The stern is very different on the W30. Much fuller on the Willard. And this boat is a bit more pointed in the stern making it less full yet. I would need a cross section to confirm it but I also think the Crealock was much heavier as there is no evidence of the hollow wineglass section that the W30 has.
But "inspited by" .. yes very possible. However the designers inspiration probably came from several to many other boats. But the Crealock is much closer to the Willard than the British Fisher designs.
The "Crealock" you've shown looks like a larger version of the Monterey 27 that was very numerous in the SF Bay waters. I almost bought one that was a reject from the "Wooden Boat Center" in south Lake Union Seattle. Had an old Buda engine.
John you were more right than I thought. I came across this on the WBO yahoo groups site.
"While researching, I discovered the original sail layout plan for the Horizon II. It gives all the dimensions of the sails in some detail. Whether this sail plan is the same for the Horizon (I) model, I don't know. The plans clearly attribute the Horizon II design to Bill Crealock."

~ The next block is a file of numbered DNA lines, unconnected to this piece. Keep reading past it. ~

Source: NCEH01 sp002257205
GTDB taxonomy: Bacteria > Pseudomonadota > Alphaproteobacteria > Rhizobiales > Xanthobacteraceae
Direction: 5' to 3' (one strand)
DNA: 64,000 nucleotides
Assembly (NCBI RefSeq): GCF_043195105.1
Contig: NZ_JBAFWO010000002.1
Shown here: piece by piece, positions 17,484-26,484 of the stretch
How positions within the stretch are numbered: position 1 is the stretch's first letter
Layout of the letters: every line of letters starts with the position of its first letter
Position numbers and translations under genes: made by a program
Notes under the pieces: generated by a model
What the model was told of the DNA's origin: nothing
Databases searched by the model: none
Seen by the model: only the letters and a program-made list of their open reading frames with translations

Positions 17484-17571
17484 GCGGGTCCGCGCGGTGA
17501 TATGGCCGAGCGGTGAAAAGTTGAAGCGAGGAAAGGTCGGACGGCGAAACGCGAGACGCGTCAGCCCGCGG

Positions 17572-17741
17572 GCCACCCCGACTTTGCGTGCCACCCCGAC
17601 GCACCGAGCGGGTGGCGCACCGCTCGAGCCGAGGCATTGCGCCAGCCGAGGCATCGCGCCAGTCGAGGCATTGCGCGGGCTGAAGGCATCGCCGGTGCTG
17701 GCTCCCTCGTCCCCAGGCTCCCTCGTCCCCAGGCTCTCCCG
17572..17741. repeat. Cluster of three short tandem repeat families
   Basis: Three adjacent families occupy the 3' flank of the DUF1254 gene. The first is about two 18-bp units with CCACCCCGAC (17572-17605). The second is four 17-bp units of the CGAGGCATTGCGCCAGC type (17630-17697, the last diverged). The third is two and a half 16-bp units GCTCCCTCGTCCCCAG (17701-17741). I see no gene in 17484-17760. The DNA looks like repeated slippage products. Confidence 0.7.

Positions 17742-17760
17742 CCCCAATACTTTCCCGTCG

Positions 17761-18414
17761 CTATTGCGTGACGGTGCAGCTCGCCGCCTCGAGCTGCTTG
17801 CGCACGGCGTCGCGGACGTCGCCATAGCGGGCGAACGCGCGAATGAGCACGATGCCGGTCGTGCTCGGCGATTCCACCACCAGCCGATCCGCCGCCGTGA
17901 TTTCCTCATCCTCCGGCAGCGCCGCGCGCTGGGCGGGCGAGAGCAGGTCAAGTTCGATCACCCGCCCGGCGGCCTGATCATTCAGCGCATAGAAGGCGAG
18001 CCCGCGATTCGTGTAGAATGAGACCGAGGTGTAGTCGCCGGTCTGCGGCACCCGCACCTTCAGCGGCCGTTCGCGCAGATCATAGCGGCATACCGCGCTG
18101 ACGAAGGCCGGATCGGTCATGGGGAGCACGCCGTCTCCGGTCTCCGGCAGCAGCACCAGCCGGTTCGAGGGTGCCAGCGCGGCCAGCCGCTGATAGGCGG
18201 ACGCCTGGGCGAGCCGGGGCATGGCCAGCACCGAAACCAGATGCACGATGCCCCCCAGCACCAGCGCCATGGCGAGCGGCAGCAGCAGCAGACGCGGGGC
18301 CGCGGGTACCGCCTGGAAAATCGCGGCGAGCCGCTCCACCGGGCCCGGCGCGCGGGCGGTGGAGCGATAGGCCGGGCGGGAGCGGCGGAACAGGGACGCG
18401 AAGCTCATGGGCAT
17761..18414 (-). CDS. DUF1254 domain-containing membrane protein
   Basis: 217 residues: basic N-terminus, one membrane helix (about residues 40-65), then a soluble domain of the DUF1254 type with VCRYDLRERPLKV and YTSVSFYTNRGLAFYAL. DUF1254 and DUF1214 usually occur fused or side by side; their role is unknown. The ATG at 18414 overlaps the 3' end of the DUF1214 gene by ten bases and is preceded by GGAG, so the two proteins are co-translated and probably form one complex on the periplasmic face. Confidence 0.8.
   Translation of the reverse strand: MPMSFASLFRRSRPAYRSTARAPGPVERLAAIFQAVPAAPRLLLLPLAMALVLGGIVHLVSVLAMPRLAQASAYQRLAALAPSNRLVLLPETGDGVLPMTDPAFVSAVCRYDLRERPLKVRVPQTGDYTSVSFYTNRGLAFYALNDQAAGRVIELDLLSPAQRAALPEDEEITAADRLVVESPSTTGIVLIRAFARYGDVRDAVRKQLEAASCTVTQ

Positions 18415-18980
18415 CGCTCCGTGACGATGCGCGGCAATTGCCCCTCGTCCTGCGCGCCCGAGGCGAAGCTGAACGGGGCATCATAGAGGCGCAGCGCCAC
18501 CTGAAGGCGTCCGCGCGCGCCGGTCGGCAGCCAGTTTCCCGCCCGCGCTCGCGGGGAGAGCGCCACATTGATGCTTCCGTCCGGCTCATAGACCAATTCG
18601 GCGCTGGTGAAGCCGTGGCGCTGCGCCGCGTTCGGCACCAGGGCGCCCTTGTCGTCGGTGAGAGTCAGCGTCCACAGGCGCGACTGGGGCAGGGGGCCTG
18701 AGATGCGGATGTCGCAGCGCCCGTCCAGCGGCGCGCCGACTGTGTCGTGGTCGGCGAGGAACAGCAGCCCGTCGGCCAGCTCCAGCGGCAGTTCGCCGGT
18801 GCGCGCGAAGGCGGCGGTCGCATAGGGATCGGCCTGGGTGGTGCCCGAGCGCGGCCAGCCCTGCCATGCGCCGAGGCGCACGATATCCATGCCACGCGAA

However there was no mention of the hull design.
Additionally I found this;
"I don't know of any truly round bottom boats built today. Not even canoes are round bottomed. The only one I can recall is the Colin Archer designed FRAM. This is the ship that carried Nansen tp the Arctic and Amundsen to the Antarctic. The ship was intended to be frozen in the ice and pressure of the floes would force the round bottomed boat upward preventing crushing. The original FRAM still exists. It is on display n the FRAM museum in Oslo. Incidentally Colin Archer, the Scotsman turned Norwegian boat designer, is the godfather of the Willard 30. Haile Field, the actual Willard 30 designer, was inspired by the Colin Archer double ended rescue sailboats used to pluck unfortunate Norwegian fishermen out of the North Sea. The FRAM, although it survived numerous winters in the Arctic and Antarctic, was considered a terrible sea boat. It rolled excessively."
Written by Larry Z on WBO.
So it appears that Haile Field designed the Willard 30 foot boats. There are some common sailboat features found on the W30 like wineglass hull form, fully curved hullsides wider amidships, vinyl covered wire "life lines" (rather than typical tubular metal "hand rails") as found on most all trawlers, and others that I can't remember. So I have concluded Mr Field normally designed sailboats. Haven't found or looked for any concrete evidence.